A county health department suspended the license of a water coaster amid a series of lawsuits alleging the amusement park ride caused them to suffer back injuries and spinal injuries.
A local news outlet in Rockford, Ill. has identified at least seven lawsuits against the park district pertaining to the “Splash Blaster” water roller coaster since July 2014. Six of those seven claims were filed in 2015. Two individuals even suffered severe back injuries on the very same day.
The ride reportedly works like this: There’s a two-person, inflatable raft transported by a conveyor belt that operates some 35 feet above the ground. The raft then takes a sudden, dramatic drop through an unlit tunnel and is then shot through the rest of the ride with high-powered water jets. Passengers have no control, and riders aren’t able to choose their raft; instead, they are simply given the next available raft in the system. Many of the pending lawsuits center around the fact the rafts were not properly inflated and therefore didn’t give riders the proper bodily support as they proceeded through the ride.
Our Fort Lauderdale tourist injury attorneys know that while many water parks and theme parks do make safety a priority, cutting corners is not unheard of. Ensuring patron safety takes an investment of time and money, and some simply fail to take the necessary precautions.
In some cases, there may be an issue with defective design or manufacture of certain rides.
For example in this case, there is an assertion that the steep drop from that high point of elevation results in these compression fractures to the vertebrae. A single attorney is representing three clients, and says they were all injured at the exact same place on the ride and suffered the same type of injuries. The issue could well be the ride wasn’t properly designed to ensure safety, and was inherently dangerous or defective.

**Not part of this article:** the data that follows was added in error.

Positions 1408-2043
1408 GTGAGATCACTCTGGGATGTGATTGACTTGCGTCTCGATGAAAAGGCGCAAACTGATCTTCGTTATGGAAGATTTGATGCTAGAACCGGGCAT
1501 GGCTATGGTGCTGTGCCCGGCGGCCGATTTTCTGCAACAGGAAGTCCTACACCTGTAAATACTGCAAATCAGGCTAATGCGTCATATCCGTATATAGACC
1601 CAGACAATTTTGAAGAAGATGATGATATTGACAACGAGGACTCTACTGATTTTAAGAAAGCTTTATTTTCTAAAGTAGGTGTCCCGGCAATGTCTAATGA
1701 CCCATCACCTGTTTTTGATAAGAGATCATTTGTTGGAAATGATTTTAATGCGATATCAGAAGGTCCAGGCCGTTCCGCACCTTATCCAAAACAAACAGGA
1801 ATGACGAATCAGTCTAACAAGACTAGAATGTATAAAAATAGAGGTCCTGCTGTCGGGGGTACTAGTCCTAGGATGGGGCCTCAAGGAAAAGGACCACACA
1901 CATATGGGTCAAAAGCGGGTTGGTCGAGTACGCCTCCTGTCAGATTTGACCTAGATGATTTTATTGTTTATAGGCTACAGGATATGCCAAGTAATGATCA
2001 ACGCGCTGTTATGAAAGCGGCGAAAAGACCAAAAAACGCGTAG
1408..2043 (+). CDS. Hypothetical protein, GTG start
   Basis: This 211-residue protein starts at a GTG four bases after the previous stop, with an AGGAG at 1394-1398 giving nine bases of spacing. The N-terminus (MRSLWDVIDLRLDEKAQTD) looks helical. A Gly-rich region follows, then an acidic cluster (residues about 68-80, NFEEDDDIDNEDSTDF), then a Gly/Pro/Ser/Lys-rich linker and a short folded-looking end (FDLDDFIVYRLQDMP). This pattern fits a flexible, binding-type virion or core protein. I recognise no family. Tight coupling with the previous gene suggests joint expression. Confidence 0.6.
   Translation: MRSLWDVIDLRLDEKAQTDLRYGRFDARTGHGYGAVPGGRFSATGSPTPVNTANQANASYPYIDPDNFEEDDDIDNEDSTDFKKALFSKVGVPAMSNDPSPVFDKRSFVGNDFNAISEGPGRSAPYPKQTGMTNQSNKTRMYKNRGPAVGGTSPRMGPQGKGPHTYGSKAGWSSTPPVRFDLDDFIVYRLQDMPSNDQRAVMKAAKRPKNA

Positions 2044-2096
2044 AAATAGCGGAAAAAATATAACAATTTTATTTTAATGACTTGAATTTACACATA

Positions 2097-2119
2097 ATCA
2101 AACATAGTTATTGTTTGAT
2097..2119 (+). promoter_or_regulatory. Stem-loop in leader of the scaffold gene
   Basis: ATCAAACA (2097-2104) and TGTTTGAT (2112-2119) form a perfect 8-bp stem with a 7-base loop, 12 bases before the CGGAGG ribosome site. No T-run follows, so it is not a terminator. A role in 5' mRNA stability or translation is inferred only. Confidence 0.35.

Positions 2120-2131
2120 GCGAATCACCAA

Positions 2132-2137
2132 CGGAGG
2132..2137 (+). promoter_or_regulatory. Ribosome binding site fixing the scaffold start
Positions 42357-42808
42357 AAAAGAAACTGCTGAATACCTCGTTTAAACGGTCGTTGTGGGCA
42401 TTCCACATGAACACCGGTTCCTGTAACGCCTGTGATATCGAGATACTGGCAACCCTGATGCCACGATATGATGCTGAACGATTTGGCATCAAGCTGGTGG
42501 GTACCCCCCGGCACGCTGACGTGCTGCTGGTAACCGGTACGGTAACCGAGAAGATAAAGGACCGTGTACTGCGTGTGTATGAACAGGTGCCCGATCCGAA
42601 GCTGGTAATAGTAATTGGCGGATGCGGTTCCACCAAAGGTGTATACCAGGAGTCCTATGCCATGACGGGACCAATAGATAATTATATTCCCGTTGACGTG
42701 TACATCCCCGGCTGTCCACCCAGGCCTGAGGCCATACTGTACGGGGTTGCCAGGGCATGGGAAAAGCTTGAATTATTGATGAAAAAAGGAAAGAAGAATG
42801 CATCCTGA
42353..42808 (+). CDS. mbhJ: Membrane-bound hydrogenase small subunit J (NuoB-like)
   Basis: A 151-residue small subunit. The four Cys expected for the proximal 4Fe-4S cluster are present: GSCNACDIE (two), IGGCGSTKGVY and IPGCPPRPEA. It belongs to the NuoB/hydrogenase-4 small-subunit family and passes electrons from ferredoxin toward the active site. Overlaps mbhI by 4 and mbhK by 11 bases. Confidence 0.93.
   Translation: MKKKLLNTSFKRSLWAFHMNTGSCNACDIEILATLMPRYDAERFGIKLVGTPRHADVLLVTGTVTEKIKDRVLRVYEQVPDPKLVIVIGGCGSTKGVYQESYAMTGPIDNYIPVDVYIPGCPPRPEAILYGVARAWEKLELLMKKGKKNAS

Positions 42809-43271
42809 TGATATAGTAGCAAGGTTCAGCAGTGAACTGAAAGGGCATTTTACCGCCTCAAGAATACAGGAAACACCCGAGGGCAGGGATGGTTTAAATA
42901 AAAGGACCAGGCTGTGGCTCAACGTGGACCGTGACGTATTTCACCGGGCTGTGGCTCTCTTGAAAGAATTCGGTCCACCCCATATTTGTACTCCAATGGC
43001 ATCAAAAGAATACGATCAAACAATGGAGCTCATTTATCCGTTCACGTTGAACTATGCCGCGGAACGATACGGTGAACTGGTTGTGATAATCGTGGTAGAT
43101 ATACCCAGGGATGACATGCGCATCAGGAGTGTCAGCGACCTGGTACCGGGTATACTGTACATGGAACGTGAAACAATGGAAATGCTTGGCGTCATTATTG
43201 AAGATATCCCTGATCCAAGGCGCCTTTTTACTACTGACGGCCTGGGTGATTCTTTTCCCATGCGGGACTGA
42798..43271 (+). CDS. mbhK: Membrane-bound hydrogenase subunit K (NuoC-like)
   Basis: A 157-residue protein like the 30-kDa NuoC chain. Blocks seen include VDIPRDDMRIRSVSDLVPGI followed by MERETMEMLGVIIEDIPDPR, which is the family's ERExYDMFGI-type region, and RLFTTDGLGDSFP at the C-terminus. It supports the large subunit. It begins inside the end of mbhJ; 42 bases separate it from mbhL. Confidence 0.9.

It may also be possible to argue the park negligently maintained the ride – specifically, the rafts.
Another theory of negligence that could be asserted is failure to warn. As these lawsuits have continued, no riders were apparently warned of the potential danger, and some might argue the park knew or should have known the ride was dangerous and owed a duty to inform plaintiffs of the risk.
Each of the seven plaintiffs in this case is seeking a judgment in excess of $50,000. One pointed out she has racked up medical bills in excess of $150,000. Through their respective attorneys, those injured have stated they don’t want to see anyone else hurt.
Complicating matters in these cases is the fact the water park in question is owned by the local government. Cases against government entities carry their own unique complications.
Most of the popular parks in Florida are privately-owned, but they have deep pockets and often put up a good fight. That’s why those who are injured need to make sure they are prepared, by securing the services of an experienced and historically successful legal team.
Call Fort Lauderdale Injury Attorney Richard Ansara at (954) 761-4011. Serving Broward, Miami-Dade and Palm Beach counties.
Rockford Park District sued over claims of back injuries from Magic Waters thrill ride, Aug. 27, 2015, By Kevin Haas, Rockford Register Star
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